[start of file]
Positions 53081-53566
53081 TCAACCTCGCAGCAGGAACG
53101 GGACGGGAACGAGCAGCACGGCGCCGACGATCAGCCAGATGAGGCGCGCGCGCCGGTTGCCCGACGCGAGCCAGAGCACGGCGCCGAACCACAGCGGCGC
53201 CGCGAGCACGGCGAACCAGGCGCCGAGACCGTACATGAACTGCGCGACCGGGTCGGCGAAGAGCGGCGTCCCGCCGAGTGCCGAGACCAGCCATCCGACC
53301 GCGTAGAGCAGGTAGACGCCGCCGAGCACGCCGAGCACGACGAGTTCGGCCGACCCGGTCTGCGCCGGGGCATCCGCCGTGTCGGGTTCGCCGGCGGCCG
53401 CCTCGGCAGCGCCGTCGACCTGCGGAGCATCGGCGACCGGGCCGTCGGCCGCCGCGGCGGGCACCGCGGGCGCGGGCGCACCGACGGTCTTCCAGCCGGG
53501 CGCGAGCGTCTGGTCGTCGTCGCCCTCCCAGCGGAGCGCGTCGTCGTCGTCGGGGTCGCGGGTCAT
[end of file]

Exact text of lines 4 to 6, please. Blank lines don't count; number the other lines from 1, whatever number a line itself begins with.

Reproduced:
53201 CGCGAGCACGGCGAACCAGGCGCCGAGACCGTACATGAACTGCGCGACCGGGTCGGCGAAGAGCGGCGTCCCGCCGAGTGCCGAGACCAGCCATCCGACC
53301 GCGTAGAGCAGGTAGACGCCGCCGAGCACGCCGAGCACGACGAGTTCGGCCGACCCGGTCTGCGCCGGGGCATCCGCCGTGTCGGGTTCGCCGGCGGCCG
53401 CCTCGGCAGCGCCGTCGACCTGCGGAGCATCGGCGACCGGGCCGTCGGCCGCCGCGGCGGGCACCGCGGGCGCGGGCGCACCGACGGTCTTCCAGCCGGG